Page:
Walking in Paul’s Footsteps: Assos

October 19, 2021

In our previous post of September 28, I reported that our tour group (of 45 passengers) had arrived safely and were set to begin our Steps of Paul and John Tour. We had a great tour, visiting sites from southern to northern Greece, then crossing the Dardanelles and exploring Troas, Assos, the cities of the Seven Churches, also Colossae and Hierapolis, and finally concluding in Istanbul.

I had intentions of making posts in this blog during the tour, but due to several factors, it turned out to be more workable to use my Facebook account and make posts on my phone. But now that we are back in the states we plan to report on the tour on this site. In upcoming posts I want to begin at Corinth, and basically follow our itinerary with appropriate posts. In this post however, I want to “fast-forward” to Assos, and look at the wonderful Roman road there which we were able to see for the first time. But first, a group photo taken at Thessaloniki, Greece. The famous White Tower is in the background.

Mauldin’s Group at Thessaloniki, Greece. Photo by Maria Psychari.

The Road from Troas to Assos.

Assos is only mentioned on one occasion in Scripture. On Paul’s return trip on his 3rd Missionary Journey, after departing from Troas, he walked on to Assos and rejoined his traveling companions there. Paul had preached all night, only stopping at midnight when Eutychus fell from the 3rd floor, and was taken up dead. Paul raised him from the dead. Acts 20 continues the narrative:

11 Now when he [Paul] had come up, had broken bread and eaten, and talked a long while, even till daybreak, he departed. 12 And they brought the young man [Eutychus] in alive, and they were not a little comforted. 13 Then we went ahead to the ship and sailed to Assos, there intending to take Paul on board; for so he had given orders, intending himself to go on foot. 14 And when he met us at Assos, we took him on board and came to Mitylene (Acts 20:11-14).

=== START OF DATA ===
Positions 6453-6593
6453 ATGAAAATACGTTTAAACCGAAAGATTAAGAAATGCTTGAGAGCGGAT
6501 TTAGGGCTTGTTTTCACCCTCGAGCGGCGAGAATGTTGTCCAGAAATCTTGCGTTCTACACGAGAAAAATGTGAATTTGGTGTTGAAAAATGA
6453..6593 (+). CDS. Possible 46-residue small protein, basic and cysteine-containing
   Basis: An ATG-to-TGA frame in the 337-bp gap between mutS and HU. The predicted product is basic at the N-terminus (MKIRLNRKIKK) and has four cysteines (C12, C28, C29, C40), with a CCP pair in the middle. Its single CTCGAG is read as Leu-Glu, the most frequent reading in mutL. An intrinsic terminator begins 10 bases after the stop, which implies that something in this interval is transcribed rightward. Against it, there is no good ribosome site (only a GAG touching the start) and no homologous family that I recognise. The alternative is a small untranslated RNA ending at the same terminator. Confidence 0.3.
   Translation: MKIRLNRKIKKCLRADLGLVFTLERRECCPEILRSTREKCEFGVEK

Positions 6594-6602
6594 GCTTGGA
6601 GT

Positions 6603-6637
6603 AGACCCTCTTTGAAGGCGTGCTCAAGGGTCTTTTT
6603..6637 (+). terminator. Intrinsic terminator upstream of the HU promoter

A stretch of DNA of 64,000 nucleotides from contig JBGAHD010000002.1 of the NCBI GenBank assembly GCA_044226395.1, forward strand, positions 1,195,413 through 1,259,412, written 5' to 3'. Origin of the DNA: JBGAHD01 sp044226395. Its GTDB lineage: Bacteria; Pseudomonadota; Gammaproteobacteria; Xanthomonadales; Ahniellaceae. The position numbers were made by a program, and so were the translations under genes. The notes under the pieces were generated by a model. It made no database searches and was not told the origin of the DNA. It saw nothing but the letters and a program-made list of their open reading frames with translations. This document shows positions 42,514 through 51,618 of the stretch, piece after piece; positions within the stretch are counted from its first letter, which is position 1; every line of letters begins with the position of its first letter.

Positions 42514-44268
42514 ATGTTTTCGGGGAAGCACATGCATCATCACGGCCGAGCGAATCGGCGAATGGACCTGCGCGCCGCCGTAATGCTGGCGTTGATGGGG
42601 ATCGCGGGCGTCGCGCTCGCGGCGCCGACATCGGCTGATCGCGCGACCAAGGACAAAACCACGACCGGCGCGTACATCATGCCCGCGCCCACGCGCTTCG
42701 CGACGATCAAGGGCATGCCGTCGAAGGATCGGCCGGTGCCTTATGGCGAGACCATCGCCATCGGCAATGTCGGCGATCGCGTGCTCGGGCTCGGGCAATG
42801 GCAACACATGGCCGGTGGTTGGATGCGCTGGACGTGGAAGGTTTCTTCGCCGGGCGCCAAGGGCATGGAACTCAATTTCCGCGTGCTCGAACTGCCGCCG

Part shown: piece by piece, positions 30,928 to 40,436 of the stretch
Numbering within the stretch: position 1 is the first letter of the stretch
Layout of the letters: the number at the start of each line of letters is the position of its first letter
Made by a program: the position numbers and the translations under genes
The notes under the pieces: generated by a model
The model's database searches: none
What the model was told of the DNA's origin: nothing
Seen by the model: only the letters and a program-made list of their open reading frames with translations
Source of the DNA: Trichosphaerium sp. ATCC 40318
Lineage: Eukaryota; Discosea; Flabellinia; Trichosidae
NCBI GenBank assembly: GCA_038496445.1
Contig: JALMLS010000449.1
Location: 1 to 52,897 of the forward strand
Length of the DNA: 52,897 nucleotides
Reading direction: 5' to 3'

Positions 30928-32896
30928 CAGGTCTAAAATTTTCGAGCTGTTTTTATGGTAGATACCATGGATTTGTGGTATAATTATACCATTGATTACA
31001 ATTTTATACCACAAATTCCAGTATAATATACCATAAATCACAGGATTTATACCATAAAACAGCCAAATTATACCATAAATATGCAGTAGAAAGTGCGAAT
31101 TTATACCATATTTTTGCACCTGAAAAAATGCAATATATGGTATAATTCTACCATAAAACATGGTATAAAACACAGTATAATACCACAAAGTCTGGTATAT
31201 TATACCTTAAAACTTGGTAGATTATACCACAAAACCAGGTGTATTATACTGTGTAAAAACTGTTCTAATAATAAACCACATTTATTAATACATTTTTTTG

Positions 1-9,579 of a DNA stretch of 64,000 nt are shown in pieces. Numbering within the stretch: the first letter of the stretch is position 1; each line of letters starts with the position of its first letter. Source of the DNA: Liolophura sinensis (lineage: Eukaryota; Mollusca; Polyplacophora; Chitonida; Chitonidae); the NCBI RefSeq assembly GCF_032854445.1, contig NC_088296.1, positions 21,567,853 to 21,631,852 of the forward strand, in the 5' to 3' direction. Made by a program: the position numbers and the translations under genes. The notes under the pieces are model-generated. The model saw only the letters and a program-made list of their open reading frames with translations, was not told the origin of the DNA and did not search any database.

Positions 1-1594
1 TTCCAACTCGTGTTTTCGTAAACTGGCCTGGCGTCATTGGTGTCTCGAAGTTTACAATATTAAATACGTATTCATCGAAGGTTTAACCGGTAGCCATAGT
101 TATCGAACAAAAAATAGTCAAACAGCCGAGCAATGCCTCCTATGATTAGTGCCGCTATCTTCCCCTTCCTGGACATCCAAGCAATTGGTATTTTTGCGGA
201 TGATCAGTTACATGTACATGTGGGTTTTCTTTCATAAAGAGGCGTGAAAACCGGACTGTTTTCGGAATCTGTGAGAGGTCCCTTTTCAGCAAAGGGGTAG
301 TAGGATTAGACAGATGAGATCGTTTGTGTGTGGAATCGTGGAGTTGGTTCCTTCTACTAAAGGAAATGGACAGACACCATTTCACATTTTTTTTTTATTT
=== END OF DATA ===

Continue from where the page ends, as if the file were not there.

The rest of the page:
Paul purposefully traveled overland by himself, and then rejoined his traveling companions on the ship at Assos. The route over land was 31 miles! Luke does not supply the reason why Paul chose to leave the group and travel overland to Assos. A statement Paul made in the larger context of our passage may be helpful: “And see, now I go bound in the spirit to Jerusalem, not knowing the things that will happen to me there, except that the Holy Spirit testifies in every city, saying that chains and tribulations await me” (Acts 20:22-23).

Though not knowing the details, Paul knew that his freedom would soon be taken away, that he was about to enter a period of confinement/imprisonment once he arrived at Jerusalem. On the ship there would be little if any opportunity to be alone. It would seem that those miles on his walk from Troas to Assos furnished time for deep thought and prayer. For sure it would be the final such opportunity before he became “Paul, the Prisoner” (from the point of his arrest in Jerusalem, Acts 21:26ff, until Acts concludes at 28:30-31, Paul will be a prisoner in chains).

Leon Mauldin on Roman Road on which Paul would have walked from Troas to Assos. Note Acropolis of Assos in upper right. Photo by Dr. Paul Douthitt.